If you’re looking for a fabulous fall flower arrangement for your Thanksgiving table, why not visit the Toronto Flower Market this Saturday, October 11. At their last market of the season, you’ll find lovely locally grown blooms to display in a vegetable vase or give as a gift to your Thanksgiving host.
If there’s one thing we love here at Canadian Gardening, it’s beautiful flowers. So, we ask our friends and followers on Instagram and Twitter to use the hashtag #CGFlowerOfTheDay to share pictures of the beautiful blooms growing in their gardens.
We’ve received everything from blooming roses and lilies to clematis and sunflowers. Since we love seeing all these wonderful flowers, we wanted to share some we’ve recently received through our @CDNGardening Twitter account.
Last summer, while traveling through Europe, I had the chance to visit the Grand Place in Brussels. It was by far one of my favourite places and now, a year later I can’t help but be a little jealous that I missed the over 750,000 colourful begonias that helped transform this historical city centre. Every two years in August, the Grand Place in Brussels is taken over by an enormous carpet of flowers. Started in 1971, by landscape architect E. Stautemans the tradition has continued due to its popularity and well, remarkable beauty.
This year’s celebration marked the 50th anniversary of Turkish workers migrating to Belgium. Paying homage to Turkish culture, the carpet’s design depicted traditional patterns found in Turkish kilims.
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Anyone with a fruit or vegetable garden is probably well aware that sometimes during the growing period crops can take on a mind of their own. 3-in-1 strawberries, funny looking carrots or misshaped zucchini are all normal occurrences. These shapes can happen unintentionally, but what if you had the ability to grow your best bounty in fun and interesting shapes on purpose.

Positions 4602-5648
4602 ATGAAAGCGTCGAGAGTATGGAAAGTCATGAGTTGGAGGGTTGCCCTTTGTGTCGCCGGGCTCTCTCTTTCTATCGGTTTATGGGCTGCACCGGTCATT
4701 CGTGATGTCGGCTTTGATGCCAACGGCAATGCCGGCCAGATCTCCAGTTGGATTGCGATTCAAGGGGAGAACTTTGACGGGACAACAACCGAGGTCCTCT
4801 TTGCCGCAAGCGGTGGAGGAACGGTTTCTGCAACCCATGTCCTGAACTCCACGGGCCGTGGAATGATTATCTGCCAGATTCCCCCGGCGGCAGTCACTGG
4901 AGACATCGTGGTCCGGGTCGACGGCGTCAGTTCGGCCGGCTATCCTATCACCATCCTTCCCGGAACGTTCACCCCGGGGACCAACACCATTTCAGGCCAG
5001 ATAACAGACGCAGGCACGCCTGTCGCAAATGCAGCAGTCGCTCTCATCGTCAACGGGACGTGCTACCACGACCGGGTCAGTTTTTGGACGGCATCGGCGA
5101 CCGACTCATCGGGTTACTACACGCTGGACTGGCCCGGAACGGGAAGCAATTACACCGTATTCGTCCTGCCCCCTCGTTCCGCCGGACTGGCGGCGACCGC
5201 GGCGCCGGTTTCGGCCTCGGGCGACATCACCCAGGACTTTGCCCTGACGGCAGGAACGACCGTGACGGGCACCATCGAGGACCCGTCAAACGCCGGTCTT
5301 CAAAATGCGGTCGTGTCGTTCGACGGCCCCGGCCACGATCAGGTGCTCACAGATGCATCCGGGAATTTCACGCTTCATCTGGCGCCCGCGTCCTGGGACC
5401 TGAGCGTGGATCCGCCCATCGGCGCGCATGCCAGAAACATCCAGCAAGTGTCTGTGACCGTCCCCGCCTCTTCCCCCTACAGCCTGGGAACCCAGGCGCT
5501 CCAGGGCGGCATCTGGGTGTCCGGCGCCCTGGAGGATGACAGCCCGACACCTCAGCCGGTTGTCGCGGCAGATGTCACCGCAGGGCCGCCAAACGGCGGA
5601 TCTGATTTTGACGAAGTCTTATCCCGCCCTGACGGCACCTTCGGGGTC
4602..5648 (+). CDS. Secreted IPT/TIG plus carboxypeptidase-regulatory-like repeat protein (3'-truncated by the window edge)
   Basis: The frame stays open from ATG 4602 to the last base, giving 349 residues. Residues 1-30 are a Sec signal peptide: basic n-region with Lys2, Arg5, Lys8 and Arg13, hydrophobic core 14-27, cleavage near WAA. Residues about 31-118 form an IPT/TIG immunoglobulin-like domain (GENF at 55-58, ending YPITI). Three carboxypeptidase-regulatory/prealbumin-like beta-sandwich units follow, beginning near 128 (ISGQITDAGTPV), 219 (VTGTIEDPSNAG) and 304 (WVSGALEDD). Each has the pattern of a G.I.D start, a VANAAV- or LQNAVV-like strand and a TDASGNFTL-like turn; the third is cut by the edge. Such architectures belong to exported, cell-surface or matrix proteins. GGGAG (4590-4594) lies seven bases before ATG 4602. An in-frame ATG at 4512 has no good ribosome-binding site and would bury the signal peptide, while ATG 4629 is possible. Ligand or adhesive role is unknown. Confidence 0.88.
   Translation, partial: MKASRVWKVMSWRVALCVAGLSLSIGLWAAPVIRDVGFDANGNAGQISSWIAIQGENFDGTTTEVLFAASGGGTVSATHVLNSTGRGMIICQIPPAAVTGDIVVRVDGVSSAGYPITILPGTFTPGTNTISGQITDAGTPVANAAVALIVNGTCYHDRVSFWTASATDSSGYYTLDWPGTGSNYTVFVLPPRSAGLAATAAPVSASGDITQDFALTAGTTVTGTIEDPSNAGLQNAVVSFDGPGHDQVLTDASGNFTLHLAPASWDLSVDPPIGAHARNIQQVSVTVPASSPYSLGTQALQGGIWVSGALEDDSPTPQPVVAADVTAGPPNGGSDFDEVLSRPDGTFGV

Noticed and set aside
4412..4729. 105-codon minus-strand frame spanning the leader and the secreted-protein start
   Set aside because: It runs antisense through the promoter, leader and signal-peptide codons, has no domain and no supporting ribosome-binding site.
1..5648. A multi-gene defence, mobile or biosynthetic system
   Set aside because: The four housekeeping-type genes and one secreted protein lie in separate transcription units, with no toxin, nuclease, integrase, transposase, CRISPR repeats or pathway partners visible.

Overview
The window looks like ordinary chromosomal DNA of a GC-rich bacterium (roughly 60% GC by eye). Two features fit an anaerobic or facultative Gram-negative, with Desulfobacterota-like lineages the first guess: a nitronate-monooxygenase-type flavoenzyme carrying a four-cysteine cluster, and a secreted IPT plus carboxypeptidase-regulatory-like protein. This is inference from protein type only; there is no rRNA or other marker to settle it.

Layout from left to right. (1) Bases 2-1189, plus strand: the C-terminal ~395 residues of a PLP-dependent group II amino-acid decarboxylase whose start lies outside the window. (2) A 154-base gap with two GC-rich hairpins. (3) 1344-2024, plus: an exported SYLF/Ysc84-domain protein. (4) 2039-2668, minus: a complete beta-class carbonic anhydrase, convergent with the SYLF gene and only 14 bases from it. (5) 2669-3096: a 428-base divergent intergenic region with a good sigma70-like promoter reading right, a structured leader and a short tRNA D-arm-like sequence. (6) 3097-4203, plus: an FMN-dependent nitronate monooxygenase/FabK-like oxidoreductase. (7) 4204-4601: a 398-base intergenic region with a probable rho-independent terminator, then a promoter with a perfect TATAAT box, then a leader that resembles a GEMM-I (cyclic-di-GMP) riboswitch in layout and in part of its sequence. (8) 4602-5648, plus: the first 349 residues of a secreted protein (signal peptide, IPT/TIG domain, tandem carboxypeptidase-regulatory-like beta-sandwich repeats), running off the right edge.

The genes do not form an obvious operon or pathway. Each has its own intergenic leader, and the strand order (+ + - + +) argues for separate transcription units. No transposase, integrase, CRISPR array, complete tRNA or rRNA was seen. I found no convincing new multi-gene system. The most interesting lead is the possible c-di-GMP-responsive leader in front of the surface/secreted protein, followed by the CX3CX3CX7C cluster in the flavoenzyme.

Developed in China, specially designed plastic moulds are used to transform fruits and vegetables into a variety of shapes. From heart-shaped watermelons and star-shaped English cucumbers to even these Buddha-shaped pears.
Three years ago, I found myself sitting beside Rob Naraj at an industry luncheon promoting new plant introductions. Rob and I were in the same year at U of Guelph, although he concentrated on the agricultural business program while I stuck more to ornamental horticulture. Rob is now the wholesale business manager at Sheridan Nurseries in Ontario, so he has a huge responsibility resting on his shoulders, and he does an A-1 job.
After lunch, Dr. Tim Woods (of Bloomerang lilac fame) from Spring Meadow Nursery in Michigan, took the microphone to introduce his phenomenal new smooth hydrangea cultivar (Hydrangea arborescens ‘Abetwo’, Zone 3), being marketed under the retail name “Incrediball.” Having spent more hours than I care to count propping up and staking the floppy, weak-stemmed H. a. ‘Annabelle’, I let slip a sotto voce groan. Rob immediately turned to me and said “No! You’ve gotta get some of these. Trust me!”
Talk about a succulent success!
When I came across these adorable house plant cupcakes by Alana Jones-Mann, I knew I had to share them. If you love miniature cacti and succulents, why not make an eye-catching edible version for your next get-together!
From desert to dessert, these cupcakes would be the perfect addition to a summer garden party or birthday celebration.
1 Build a stone planter for succulents
Turn inexpensive stone slabs into a monolithic-style container for houseplants.
In my final look at perennials that bridge the gap between spring and summer, I recommend some superb flowers that are tailor made for carrying your garden through the seasonal transition until the main glut of coreopsis, daylilies, echinacea, hydrangeas, garden phlox and Shasta daisies open their blooms as the mercury soars during the dog days of summer.